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25th May 2019

EU-US trade talks to drift into 2016

  • Drifting into the next US presidency? EU-US trade talks will continue into 2016 (Photo: European Commission)

Negotiations on a landmark EU-US free trade deal will drag into 2016, the EU’s chief negotiator conceded on Tuesday (28 April).

"At this point in time I don’t want to rule in or rule out anything in terms of what is possible before the end of this year," the EU's chief negotiator Ignacio Garcia Bercero told a news conference in Berlin.

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"But it is clear that a completion of the negotiations, a conclusion of the agreement, that is something that will require more time than 2015," he added.

Trade officials were given a provisional deadline of December 2015 by EU leaders to agree a draft text, and are keen to avoid TTIP getting caught up in the race to replace Barack Obama in the White House.

The race for the US presidency will begin in earnest in autumn, when the Democratic and Republican parties begin their nomination process ahead of the presidential election in November 2016, and the election cycle will reduce the likelihood of a smooth ratification process through the US Congress.

However, Bercero played down concerns of an election-induced political deadlock, commenting that the Americans were “telling us very clearly that they can continue negotiating with us in 2016".

The most thorny issue for the two sides remains the status of investor protection mechanism known as ISDS, which allows firms to take governments to court if they discriminate against them or introduce new laws which threaten their investments. ISDS has been left out of the scope of talks since last spring amid widespread public concern about the regime.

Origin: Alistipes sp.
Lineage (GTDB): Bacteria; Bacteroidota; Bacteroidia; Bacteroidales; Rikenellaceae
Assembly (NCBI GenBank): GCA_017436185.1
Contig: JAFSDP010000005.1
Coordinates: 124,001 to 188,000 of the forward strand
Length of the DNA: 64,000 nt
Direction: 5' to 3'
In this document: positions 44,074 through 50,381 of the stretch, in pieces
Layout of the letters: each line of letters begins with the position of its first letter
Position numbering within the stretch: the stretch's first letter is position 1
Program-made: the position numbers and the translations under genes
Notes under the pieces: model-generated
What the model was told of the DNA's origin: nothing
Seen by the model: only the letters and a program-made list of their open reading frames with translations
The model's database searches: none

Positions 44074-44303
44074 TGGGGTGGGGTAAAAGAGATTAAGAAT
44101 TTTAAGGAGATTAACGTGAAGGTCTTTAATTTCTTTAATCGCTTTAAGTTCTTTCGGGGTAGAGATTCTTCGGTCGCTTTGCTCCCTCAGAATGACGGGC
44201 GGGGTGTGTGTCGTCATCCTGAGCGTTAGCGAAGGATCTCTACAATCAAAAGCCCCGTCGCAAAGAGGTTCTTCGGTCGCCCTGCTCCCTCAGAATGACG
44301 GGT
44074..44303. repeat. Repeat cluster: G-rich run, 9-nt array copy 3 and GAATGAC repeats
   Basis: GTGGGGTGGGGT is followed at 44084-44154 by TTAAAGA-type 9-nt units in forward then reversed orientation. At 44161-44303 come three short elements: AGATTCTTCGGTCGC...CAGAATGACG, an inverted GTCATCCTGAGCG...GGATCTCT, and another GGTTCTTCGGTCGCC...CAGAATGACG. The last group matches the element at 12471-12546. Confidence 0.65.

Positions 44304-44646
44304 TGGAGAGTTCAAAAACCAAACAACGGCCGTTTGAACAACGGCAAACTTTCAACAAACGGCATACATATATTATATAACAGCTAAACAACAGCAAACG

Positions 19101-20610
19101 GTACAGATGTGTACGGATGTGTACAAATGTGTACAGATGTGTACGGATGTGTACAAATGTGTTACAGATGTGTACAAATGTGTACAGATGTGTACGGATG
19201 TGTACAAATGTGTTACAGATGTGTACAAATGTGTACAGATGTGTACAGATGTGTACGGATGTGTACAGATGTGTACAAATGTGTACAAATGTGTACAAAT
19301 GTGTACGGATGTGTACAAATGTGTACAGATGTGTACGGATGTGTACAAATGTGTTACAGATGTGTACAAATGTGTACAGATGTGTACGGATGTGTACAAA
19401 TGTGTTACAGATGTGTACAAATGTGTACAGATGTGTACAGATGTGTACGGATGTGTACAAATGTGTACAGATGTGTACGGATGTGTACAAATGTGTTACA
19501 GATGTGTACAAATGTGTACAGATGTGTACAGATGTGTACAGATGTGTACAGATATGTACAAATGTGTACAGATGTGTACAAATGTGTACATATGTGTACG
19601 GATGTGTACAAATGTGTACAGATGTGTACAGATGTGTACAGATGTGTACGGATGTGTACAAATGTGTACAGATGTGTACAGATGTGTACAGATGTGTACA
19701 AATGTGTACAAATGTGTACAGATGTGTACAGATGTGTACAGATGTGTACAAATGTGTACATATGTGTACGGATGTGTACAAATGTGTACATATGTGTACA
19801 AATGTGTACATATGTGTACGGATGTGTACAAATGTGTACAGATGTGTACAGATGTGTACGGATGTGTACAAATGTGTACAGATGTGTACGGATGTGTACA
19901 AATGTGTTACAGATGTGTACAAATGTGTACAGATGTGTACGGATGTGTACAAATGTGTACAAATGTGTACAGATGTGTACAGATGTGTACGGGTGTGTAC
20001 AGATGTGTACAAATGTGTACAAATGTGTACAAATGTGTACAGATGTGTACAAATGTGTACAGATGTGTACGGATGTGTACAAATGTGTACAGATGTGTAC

But the status of genetically modified food became the latest bone of contention last week after the United States criticised EU plans that would allow countries to block genetically modified imports.

"It is hard to square this proposal with either EU long-standing internal obligations or their aspiration for a seamless internal market," Dan Mullaney, the US lead negotiator told reporters. "We are still studying the proposal implications but we hope that the EU will move forward in a way that respects our decades-old rules on trade," he added.

The disagreements and delays also risk seeing the Obama administration focusing its attention on ratifying a rival trade pact, known as the trans-pacific partnership (TPP), with Japan and ten other Pacific countries. After five years of negotiations, the TPP is close to conclusion and has begun its process through congressional committees.

Still, having concluded the ninth round of negotiations in New York last week, officials have pencilled in another round of talks in July, and insist that discussions will enter an "intense" phase after the summer.

In the two years since talks began, both sides have negotiating proposals ready on technical barriers to trade and regulatory cooperation, and have discussed "all three pillars of the negotiations: market access, regulatory cooperation and rules,” an EU official told reporters in Brussels last week.

“Both sides have dedicated a lot of time to get into the nitty gritty of the details,” the official said.

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